Global Classroom: critical pedagogy, decolonial STS, and interdisciplinary & international collaboration

Our group has been manifesting independently over the years as we seek out interesting research and pedagogical experiments. Our first official act together was to build a Making and Doing session for the 2022 4S Annual Conference. Our primary goal is laying foundations for sharing experiments weaving STS, classroom, research, service, and activism where global is meaningfully experienced across scales and standpoints rather than passive object of study. Many of us in higher education have limited resources, maintain large teaching responsibilities, experience racial/gender discriminations, and fall outside the core institutions of STS. The GC manifests our STS scholarship to support decolonial STS educational reform-- disturbing dominant ideologies and curriculum assumptions, while empowering individuals to confront epistemic, institutional, international hegemony and politics. Adding on to Downey’s (2021) reflection, we argue that GC could be a critical site for decolonial STS making and doing to “actually inflect and reframe dominant knowledge” in a transnational setting. By integrating decolonial STS and critical pedagogy (cf. Freire 1970; Apple 1993; hook 1994), this session will explores how to cultivate STS sensibilities and critical interventions to enable teaching to transgress and liberate.

We include some of the text of our Making and Doing proposal as a starting point

Title: Global Classroom, Critical Pedagogy and Decolonial STS Praxis

  • Sean Ferguson, Engineering and Society, University of Virginia, U.S.
  • Sharon Ku, Institute of STS, National Yang Ming Chiao Tung University, Taiwan
  • Li Ping, Graduate School at Shenzhen, Tsinghua University, China
  • Lia Miao, Department of Philosophy, Changsha University of Science and Technology, China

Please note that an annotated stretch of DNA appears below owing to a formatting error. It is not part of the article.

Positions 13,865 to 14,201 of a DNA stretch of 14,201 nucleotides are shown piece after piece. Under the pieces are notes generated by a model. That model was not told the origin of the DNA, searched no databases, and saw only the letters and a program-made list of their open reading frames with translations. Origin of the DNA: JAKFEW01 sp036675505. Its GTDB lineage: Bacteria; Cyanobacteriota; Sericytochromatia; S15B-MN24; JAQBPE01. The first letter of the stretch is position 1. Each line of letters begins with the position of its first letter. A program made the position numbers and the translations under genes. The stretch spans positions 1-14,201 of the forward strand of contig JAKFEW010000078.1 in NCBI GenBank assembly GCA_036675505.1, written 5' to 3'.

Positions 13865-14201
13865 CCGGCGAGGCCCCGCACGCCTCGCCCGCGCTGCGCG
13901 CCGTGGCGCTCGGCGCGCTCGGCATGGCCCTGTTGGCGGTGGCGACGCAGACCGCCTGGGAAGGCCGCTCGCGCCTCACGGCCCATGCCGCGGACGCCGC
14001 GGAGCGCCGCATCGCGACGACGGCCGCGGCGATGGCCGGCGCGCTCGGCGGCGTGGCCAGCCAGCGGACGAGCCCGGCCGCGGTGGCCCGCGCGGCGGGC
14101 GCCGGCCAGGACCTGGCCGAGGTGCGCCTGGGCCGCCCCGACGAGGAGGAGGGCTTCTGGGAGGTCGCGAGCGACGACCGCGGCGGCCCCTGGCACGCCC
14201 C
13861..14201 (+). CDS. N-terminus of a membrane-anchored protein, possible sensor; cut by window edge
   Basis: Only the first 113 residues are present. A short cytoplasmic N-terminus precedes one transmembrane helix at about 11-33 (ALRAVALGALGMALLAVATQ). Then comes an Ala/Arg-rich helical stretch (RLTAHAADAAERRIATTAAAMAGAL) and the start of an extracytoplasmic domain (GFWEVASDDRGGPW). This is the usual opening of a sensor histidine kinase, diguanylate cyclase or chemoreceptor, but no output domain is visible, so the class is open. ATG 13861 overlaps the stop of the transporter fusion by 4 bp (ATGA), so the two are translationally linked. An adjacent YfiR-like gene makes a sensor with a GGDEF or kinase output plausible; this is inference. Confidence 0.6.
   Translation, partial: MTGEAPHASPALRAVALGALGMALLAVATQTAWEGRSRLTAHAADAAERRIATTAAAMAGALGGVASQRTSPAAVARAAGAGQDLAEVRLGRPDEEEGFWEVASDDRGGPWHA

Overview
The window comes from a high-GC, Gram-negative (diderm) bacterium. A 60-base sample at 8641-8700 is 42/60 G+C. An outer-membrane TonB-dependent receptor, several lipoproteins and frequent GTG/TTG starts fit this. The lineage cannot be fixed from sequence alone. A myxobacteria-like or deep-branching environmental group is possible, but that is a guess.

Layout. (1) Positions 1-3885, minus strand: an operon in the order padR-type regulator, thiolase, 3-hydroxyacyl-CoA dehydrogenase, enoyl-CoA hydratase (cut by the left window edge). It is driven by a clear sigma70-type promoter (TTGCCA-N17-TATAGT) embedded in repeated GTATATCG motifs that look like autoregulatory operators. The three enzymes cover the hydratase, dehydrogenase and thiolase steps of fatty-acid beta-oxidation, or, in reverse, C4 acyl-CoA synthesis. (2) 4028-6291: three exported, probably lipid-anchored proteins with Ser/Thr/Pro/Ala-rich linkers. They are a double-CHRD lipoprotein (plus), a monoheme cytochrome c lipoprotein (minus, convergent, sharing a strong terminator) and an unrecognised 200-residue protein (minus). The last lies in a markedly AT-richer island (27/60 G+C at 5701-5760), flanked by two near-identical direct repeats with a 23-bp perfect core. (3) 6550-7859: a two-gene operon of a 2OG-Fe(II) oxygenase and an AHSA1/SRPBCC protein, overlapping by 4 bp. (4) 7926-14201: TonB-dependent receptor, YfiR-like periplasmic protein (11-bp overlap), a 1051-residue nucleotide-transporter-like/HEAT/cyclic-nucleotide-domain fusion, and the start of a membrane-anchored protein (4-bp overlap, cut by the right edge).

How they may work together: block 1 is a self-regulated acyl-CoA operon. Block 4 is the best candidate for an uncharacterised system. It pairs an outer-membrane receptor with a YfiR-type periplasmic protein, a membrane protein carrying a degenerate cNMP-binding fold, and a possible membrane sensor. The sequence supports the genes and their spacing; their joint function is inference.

• Xianghong Wu, Material Science and Engineering Department,  Shandong University, China 
  • Dana Powell, Department of Anthropology, Appalachian State University [Visiting Associate Professor, National Dong Hwa University, Taiwan] 
  • Rebecca Witter, Sustainable Development Department, Appalachian State University, U.S.


This session invites critical reflection and collaborative opportunities for STS teaching across geographic and disciplinary boundaries. We share experiments in Global Classrooms (GCs) emerging from concern over global crises in pandemic teaching conditions. We invite participants teaching or showing interest in critical global classroom pedagogy--developed through transformative, co-production of theory and methods bringing students, faculty, and interlocutors together across diverse sites of interests and obligations. In advance of the conference, outreach with groups overlapping GC practices, relations, and interest will help build a digital archive showcasing our approaches. 

Table visitors can look through the collected artifacts, comment on and take away teaching materials, converse on the conceptual underpinnings of GCs, and upload their own work. Session organizers will host short learning activities from our exploration of the intertwined crises of education, environment, and epistemic injustice. Visitors can take part in, gaining practical, hands-on sense of different pedagogical approaches. Our panel commitments to destabilizing traditional classroom models, drawing from critical pedagogy, STS scholarship, anthropology, sustainable development, and engineering ethics. Each creates trans-national, culturally diverse, multi-scalar real-time, real-world learning experiences connecting the Global North and South. We hope the experience and archive support ongoing work on these issues within the STS community.

Methods and Practices

We gather the imaginings of liberatory learning spaces, critiques of knowledge communities, and the institutions we inhabit modeled on the efforts in [] and []. The session gathers and curates practical guidance in building and maintaining GCs and theoretical evaluations of creating transnational learning communities. The hope is to begin a collaborative ethnography containing the artifacts we share and dialogue occurring before, during, and after the meeting. As an open forum, anyone can share their personal transformations, joyous experiments, and testimonials of stumbling through impediments to making and doing transnational learning experiences.

URL Projects to showcase, shared inspiration, or hope to partner with: 

Beyond EiJ Research and Teaching Collective  (needs to be updated)

Global Classroom: critical pedagogy, decolonial STS, and interdisciplinary & international collaboration members